I found "COPHA" in Woolies today (AUSTRALIA)
    it says on the packet that it is vegetable shortening
    so iam guessing it is the same as Chrisco??
    cheers guys :)

    Reply
  18. llw0516

    Thanks for the great info, at what point do you add your colors? I need to make sprinkles for the Superbowl. Go 49ers!!!!!!!!

    Reply
  19. Abeer

    I add gel colors to my fondant once it’s fully made. I usually divide it into 3 or 4 little balls and color each ball with a different color. This way, i can make sprinkles in all sorts of colors.

    Reply
  20. Emma Lockett

    Hi. Am thinking of making my own MMF and am just wondering is it possible to make this in bulk and store it? If so, how do I store it and how long will it keep for?
    Many thanks,
    Emma x

    Reply
  21. Abeer

    @Emma… Yes, you can make this fondant in bulk. I usually do that if i will be making a big cake or lots of fondant decorations. You store the same way. At room temperature, rubbed with shortening and wrapped in saran wrap or a sandwich bag or multiple sandwich bags.. Air dries up fondant so just make sure it’s properly wrapped. I like to use this fondant within 2 weeks.

    Reply
  22. Ghislaine

    Palm Oil might be another shortening substitute for your international readers. It’s sold here in the U.S. as organic all vegetable shortening by Spectrum. It’s been processed to be white as unrefined palm oil is orange and runnier in my experience. As far as I can tell the refined white palm oil is indistinguishable from Crisco so it would probably work well in this recipe.

    Reply
  23. Tusye

    Hello.
    I just found this great tutorial of yours. I also read the comments to find out the Crisco substitute in Australia and 2 of the readers mention "Chopa". We can get Chopa in the butter section at supermarket. Having said that, my question will be, do we need to keep our fondant in the fridge as it has Chopa as one of the ingredients then?
    It might be a silly question but I thought I’d better ask.

    Reply
  24. Asmita

    Hi Abeer,
    I love this tutorial. I am going to try this out for sure. I am helping a friend organise a bake party for her daughter. I have never worked or used fondant and was thinking of buying it from Joanne’s but I will try your method. I prefer home made any day. Tastier, fresher and reasonable.

    My question is how far in advance can I make it. Can it be made 2 days in advance?

    Reply
  25. Abeer

    Fresh works best for me too :) This fondant is cheap and easy to make and honestly store-bought fondant is crazy expensive. I know wilton’s fondant smells a little odd :S I haven’t tried other brands….

    Yes, marshmallow fondant can be made a week or more in advance. Most of my friends like to work with it after a day but i have made it and used it after a couple of weeks too. The maximum I store fondant is 1 month. I am sure can use it after that too but i like to play it safe. I wouldn’t want anyone getting sick…

    The quality of marshmallows really affects marshmallow fondant. Try to buy the best marshmallows you can find at the grocery store. They may be a few cents more expensive but it will make your life easier when you are making this fondant :)

    And don’t forget to sprinkle your work area with powdered sugar or cornstarch to prevent sticking…

    Hope this helps :)

    Reply
  26. Idakz

    I was googling for customised cake deco and chanced upon your site. This is such a wonderful idea! My idea for my bf’s birthday seems to be in place now heeeee. Thank you for sharing, i am wondering though, how long can a fondant last? Thanks!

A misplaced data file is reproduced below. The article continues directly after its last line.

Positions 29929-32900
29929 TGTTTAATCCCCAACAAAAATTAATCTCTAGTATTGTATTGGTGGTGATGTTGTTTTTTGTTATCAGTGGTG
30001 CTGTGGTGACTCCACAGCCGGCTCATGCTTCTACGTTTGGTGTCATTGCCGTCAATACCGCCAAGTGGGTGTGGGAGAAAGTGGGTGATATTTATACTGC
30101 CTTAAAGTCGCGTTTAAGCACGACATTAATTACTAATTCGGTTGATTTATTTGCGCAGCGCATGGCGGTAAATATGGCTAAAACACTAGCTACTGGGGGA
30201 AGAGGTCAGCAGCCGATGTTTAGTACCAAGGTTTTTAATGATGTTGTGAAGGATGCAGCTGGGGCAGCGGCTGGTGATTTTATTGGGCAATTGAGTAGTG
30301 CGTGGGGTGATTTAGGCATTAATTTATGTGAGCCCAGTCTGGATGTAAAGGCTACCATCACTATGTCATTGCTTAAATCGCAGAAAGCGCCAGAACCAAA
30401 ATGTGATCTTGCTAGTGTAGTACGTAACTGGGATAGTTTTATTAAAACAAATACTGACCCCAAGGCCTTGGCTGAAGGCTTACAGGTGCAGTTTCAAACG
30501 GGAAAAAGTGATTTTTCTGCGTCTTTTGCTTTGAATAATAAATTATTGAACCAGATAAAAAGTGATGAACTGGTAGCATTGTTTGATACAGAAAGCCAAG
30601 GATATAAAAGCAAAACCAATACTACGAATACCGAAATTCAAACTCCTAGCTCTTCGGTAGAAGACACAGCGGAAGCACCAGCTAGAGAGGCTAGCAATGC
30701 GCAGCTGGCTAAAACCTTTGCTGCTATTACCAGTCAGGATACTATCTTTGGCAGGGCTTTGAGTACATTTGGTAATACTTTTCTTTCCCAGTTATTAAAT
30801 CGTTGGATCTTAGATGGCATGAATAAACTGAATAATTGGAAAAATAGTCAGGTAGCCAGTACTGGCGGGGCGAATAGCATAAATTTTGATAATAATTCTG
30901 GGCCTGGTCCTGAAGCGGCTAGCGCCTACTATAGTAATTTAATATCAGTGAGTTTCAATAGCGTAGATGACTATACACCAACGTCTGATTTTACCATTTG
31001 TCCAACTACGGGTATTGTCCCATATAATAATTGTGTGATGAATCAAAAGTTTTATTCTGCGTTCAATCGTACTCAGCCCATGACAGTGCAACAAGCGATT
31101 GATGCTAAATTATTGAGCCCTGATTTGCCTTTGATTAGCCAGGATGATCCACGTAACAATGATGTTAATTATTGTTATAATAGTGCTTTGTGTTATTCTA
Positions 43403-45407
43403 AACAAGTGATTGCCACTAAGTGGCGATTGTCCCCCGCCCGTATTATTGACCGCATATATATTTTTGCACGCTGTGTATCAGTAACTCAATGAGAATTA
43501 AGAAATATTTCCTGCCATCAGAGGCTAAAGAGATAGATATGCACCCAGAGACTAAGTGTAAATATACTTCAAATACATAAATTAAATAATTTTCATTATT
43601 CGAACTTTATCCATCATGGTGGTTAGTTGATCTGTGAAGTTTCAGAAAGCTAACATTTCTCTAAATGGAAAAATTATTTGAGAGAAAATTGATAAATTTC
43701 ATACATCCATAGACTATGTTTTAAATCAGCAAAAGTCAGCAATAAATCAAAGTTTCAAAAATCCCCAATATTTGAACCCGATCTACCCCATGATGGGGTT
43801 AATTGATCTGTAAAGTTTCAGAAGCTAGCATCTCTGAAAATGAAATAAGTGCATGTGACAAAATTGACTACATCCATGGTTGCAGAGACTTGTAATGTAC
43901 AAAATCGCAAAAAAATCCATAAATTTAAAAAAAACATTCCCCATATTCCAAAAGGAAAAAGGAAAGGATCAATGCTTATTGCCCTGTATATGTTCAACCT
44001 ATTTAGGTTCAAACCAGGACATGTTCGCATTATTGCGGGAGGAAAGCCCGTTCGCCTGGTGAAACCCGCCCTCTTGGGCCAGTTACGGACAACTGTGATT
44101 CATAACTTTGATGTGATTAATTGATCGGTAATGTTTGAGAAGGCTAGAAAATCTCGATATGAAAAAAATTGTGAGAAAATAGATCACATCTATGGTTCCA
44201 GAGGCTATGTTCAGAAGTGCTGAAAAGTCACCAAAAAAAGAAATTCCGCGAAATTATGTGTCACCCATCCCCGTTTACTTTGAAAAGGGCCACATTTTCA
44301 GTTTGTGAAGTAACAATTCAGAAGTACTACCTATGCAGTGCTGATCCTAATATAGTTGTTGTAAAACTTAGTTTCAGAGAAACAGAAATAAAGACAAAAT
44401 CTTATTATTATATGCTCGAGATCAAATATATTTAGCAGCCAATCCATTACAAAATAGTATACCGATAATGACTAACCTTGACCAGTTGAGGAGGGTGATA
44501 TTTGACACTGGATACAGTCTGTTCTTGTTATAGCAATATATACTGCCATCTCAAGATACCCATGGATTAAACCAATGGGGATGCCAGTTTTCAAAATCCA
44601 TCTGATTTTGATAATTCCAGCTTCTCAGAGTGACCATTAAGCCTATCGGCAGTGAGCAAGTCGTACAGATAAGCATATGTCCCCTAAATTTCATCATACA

Reply
  27. cakewhiz

    @ Jenn… People refer to powdered sugar differently. My mom calls it icing sugar. So, i think it’s the same thing. It looks like very fine white powder. Hope that helps!

    Reply
  28. Tehreem

    Aoa Abeer
    You are a Muslim, right?

    I’ve never worked with fondant but I want to give it a try. The prob is: I live in Pakistan and you dont get shortening or gel colouring here :( I could order Gel colours but i am not sure about t w.hether they are halal or haram.
    Could you please help me on that? Any company thats for sure halal? Thanks :)

    Reply
  29. cakewhiz

    @Tehreem… I use Wilton and Americolor gel colors. Wilton is a little cheaper than Americolor. And as far as i know, they both don’t use animal products and are both halal. As for shortening, I use vegetable shortening called Crisco. It also doesn’t use any animal products and is halal. Hope that helps :)

    Reply
  30. Ivane

    After the fondant is made and stored properly. How do I get it on the cake? Do I warm it up or just roll it out thin. I was looking for a post on how to use the fondant?

    Reply
  31. Cakewhiz

    @Ivane…no need to warm it up. All you need to do is just knead it a little and roll it out. Make sure your cake is already iced in frosting and then just place your rolled fondant on top of the cake.

    Reply
  32. Dellwynne

    Any Kiwis wondering what shortening is, it’s kremelta here in New Zealand. In the baking aisle at the supermarket.

    Reply
  33. Leeann See

    Can you store the MMF for more than just a day or 2? I would like to make it several weeks in advance – is that possible??

    Reply
  34. cakewhiz

    @Leeann…Yes, you can definitely store this fondant for a few weeks. The maximum I have stored it is 1 month. I do have some leftover fondant that’s even older than 1 month and it hasn’t gone bad but it has become much firmer. However, I am not sure if it’s safe to eat… I wouldn’t want anyone to get sick. So, I advise tossing the fondant after 1 month, just to be safe.

    Reply
  35. helen

    hi!
    i have just found this site!! – Looks great.
    after reading all the comments – and the instructions – i am guessing the shortening/fat – is just for the kneading stage??? so it stays plyable???

    Reply